On the evening of May 11, 2019, three friends gathered around a pool and a hot tub to enjoy a few drinks and play music. By morning, only one was alive.
The sole survivor was. First responders had been told that Lillard’s girlfriend, Marianne Shockley, had drowned in the hot tub but sheriff deputies felt something was off about that story. For one thing, Marianne, a respected professor at the University of Georgia, had a bloody gash on her head.
And while deputies were trying to make sense of the scene, the third person at the get-together — homeowner Clark Heindel, a former psychologist — killed himself. He left a three-page suicide note but did not take responsibility for Marianne’s death.
“The devil was at work. I mean, everything that he could have possibly done to line this thing up to make it confusing and deceitful and it was all there,” Marcus Lillard says about that night.
Lillard tells CBS News correspondent Jonathan Vigliotti, on assignment for “48 Hours,” what he remembers about the bizarre events that night in “The Strange Death of Professor Shockley” airing Saturday, October 15, 2022 at 10/9c on CBS and streaming on Paramount+
Vigliotti and “48 Hours” investigate the complex case that began on the night of May 11 and slipped into the early morning hours of Mother’s Day, May 12, 2019.
That Saturday night, Lillard had brought Marianne to visit their friend Clark Heindel at his home in Milledgeville, Georgia, about 100 miles southeast of Atlanta. It is the town where Southern Gothic novelist Flannery O’Connor wrote her most well-known stories, including “A Good Man Is Hard to Find.”
Lillard tells Vigliotti there are gaps in his memory from that night because he had been drinking that day and had taken the illegal drug ecstasy that night (also known as MDMA or Molly) along with Marianne and Heindel.
“There is good and there is evil and that night, evil came to play,” Lillard said in the interview. “God has spent the rest of the time cleaning up this mess, and … there’s still some more.”
He insists Marianne’s death was an accident.
“When I think of an accident,” Vigliotti said to Lillard, “I don’t think of evil. Evil, to me, is intentional.”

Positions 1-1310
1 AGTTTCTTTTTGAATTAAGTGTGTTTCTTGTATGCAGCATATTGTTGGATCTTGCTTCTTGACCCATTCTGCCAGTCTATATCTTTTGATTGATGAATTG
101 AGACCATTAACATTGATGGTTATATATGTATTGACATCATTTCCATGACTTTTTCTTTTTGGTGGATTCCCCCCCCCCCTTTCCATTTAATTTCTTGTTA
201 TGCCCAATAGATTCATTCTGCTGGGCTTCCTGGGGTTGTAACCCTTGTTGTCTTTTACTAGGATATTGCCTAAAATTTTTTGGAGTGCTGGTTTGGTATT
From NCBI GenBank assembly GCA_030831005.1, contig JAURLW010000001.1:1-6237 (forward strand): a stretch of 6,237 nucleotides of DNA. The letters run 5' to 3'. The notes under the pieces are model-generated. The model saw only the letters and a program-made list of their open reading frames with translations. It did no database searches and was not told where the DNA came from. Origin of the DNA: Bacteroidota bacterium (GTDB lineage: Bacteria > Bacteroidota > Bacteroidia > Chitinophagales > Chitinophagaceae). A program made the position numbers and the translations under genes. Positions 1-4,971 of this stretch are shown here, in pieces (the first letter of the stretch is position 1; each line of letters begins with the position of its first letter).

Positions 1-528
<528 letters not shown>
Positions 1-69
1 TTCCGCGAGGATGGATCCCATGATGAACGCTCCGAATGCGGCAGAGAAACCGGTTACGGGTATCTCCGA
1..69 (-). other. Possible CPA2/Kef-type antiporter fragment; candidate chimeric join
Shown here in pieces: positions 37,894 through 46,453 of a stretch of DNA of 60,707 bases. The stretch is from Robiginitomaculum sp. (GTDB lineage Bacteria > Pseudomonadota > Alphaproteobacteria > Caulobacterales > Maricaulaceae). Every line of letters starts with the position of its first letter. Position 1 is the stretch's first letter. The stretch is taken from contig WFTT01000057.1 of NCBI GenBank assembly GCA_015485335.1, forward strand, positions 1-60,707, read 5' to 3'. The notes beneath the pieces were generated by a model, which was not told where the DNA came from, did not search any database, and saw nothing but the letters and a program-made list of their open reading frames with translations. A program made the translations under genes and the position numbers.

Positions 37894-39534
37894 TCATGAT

Lillard responded, “the Bible says the devil came to steal, kill, and destroy.”
Marianne, known by her nickname “Doc Shock” to her loyal students, was a specialist in the fields of entomology, the study of insects, and entomophagy, the eating of insects.
Lillard made his living financing cars for a local dealership. He says he and Marianne had been seeing each other on and off for about two years. “We were super in love with each other,” he said.
Heindel was 69 years old — nearly 30 years older than the couple — and told deputies that night that he never got into the hot tub but stayed in the shallow end of pool, about 50 feet away.
No sooner was Marianne in the hot tub than Lillard says he decided to walk into the adjacent woods. Marianne, he says, begged him not to leave her side.
He told Vigliotti that she said, “Baby … get back in this water with me right now.”
“Was she afraid?” Vigliotti asked Lillard.
“She had fear in her voice and it was … definitely fear,” he replied.
“Why in that moment did you not turn around?” Vigliotti asked.
Lillard was blunt: “Because I’m an idiot.”
He says he is unsure what Marianne was afraid of or how long he was in the woods but that, when he returned, “I could see Marianne slumped down with her chin up to her nose under water …” Investigators believe the men waited up to two hours before 911 was called.
Longtime Baldwin County Sheriff Bill Massee said it was one of the strangest crime scenes he’d ever come upon.
Lillard agrees that there was something off about that night. “One thing I know for sure,” he told Vigliotti, “is that was no normal ecstasy … it was super potent … and I believe was made with evil hands.”
“What makes you think that ecstasy was evil?” Vigliotti asked.
“Well, it killed two people …” he answered.
Authorities pegged both Lillard and Heindel as suspects but eventually focused on Lillard. The medical examiner had ruled that Marianne had been strangled. Lillard denied he had caused any harm to Marianne, but he was indicted for felony murder and other charges. After a one-week trial, he was acquitted.